Bulb growers see autumn hope

Poor bedding plant season and better summer weather raise prospects for autumn bulb sales.

Late summer and autumn could be a big opportunity for bulbs sales if the weather improves, a Lincolnshire grower has said.

Speaking at the Taylors Bulbs open day in Holbeach last week, director Adam Taylor told visiting garden centre representatives that bad weather had resulted in a very slow season.

"We are not immune to the weather and it has affected harvesting in quite a big way," he said. "The lifting procedure has been very wet. It is taking twice as long to get the bulbs out of the ground and the drying process, which normally takes four to five days is taking twice as long."

However, this year's poor season for bedding plants and a potential spell of good weather could combine to boost sales of bulbs in the coming months, Taylor suggested.

"When bedding looks good people don't want to pull it up to plant bulbs. There is a real opportunity for us. People are talking about an Indian summer and there are people who want to garden. We just need some good weather and we'll be fine," he said.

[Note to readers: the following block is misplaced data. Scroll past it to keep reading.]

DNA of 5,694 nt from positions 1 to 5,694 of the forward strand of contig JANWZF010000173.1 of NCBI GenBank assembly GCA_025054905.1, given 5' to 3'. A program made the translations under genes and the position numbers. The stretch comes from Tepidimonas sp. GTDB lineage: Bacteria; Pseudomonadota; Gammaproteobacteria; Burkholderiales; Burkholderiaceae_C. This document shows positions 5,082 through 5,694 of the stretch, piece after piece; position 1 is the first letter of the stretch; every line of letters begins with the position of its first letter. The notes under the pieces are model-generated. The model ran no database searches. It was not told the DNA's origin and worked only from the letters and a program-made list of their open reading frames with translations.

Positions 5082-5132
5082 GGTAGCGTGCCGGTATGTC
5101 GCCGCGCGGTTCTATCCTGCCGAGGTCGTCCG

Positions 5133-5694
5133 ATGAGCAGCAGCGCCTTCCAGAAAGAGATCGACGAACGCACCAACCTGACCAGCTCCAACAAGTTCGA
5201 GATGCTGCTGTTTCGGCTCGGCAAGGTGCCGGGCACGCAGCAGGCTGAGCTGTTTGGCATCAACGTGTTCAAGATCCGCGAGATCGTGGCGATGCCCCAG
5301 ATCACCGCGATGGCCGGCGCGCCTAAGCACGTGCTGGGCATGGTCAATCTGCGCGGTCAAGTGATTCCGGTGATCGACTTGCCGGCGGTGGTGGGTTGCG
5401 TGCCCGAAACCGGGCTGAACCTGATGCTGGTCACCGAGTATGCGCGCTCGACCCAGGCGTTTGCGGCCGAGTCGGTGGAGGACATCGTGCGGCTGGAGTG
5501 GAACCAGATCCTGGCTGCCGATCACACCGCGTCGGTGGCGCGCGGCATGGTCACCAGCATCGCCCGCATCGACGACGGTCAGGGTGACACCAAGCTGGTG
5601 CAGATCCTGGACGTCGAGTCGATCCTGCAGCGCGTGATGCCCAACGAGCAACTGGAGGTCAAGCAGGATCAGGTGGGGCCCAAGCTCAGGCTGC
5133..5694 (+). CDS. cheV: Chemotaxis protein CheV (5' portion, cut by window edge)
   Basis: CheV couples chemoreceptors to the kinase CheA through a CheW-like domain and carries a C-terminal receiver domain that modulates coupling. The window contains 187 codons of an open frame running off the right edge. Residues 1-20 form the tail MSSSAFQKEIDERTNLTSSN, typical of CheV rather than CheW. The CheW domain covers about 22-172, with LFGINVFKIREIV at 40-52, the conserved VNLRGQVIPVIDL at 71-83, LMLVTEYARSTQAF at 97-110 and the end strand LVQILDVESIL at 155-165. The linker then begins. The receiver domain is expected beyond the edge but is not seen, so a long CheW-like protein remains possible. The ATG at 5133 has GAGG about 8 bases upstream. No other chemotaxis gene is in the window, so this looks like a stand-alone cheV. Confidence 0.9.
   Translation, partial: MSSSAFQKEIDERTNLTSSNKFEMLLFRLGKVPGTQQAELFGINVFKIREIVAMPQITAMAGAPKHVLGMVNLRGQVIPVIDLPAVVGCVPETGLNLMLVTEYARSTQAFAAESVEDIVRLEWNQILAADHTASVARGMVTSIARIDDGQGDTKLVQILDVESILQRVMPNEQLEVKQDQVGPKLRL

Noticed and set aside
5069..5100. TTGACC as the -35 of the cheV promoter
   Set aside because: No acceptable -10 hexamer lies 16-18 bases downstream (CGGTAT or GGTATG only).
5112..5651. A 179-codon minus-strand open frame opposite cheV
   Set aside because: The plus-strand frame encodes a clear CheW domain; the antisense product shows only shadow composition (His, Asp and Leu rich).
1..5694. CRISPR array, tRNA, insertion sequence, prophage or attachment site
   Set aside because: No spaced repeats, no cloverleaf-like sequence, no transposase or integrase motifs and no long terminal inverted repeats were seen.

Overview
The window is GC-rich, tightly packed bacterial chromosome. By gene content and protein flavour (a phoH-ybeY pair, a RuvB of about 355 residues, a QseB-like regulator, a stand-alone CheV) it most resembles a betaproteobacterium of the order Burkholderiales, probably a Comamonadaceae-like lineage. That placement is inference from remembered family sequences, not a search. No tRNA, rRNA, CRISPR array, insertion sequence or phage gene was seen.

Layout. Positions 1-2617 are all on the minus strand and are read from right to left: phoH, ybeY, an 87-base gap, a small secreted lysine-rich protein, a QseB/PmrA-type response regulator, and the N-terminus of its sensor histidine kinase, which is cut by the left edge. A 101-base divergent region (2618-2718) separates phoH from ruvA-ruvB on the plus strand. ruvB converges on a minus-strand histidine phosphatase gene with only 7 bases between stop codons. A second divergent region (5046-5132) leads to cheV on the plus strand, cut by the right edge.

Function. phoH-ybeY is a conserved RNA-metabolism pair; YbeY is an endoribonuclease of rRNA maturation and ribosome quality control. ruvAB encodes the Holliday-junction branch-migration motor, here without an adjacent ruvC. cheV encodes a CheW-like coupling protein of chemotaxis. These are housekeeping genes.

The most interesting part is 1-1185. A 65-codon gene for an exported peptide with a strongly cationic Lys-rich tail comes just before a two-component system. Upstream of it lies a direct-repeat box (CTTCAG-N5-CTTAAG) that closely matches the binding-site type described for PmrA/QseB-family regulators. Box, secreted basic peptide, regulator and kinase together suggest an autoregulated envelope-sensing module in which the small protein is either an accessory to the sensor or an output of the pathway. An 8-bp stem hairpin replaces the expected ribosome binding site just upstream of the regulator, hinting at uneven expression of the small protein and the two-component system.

Johnny Walkers, whose company Johnny Walkers Bulbs was incorporated into Taylors in 1992, told the visitors that the wet weather could cause the skins on tulip bulbs to split.

"The skin will be a problem this year. Tulips have very thin skin that dries at a faster rate than the bulbs. It is basically a problem of storage and it can get too warm," he explained.

He recommended storing bulbs in relatively dry conditions at humidity levels of 60-70 per cent, with good ventilation and no temperature extremes. The ideal temperature is 16-17 degsC, he said.

Display ideas Garden centre advice

Grouping together best-selling varieties, colour blocking and promoting particular lines such as British-grown or bee-friendly bulbs were among ideas suggested to garden centres by Taylor sales and marketing coordinator Ian Clark and account manager for the south of England Duncan Witt.

Representatives from centres around the country attended the grower's open day, held at its 758ha site in Lincolnshire.

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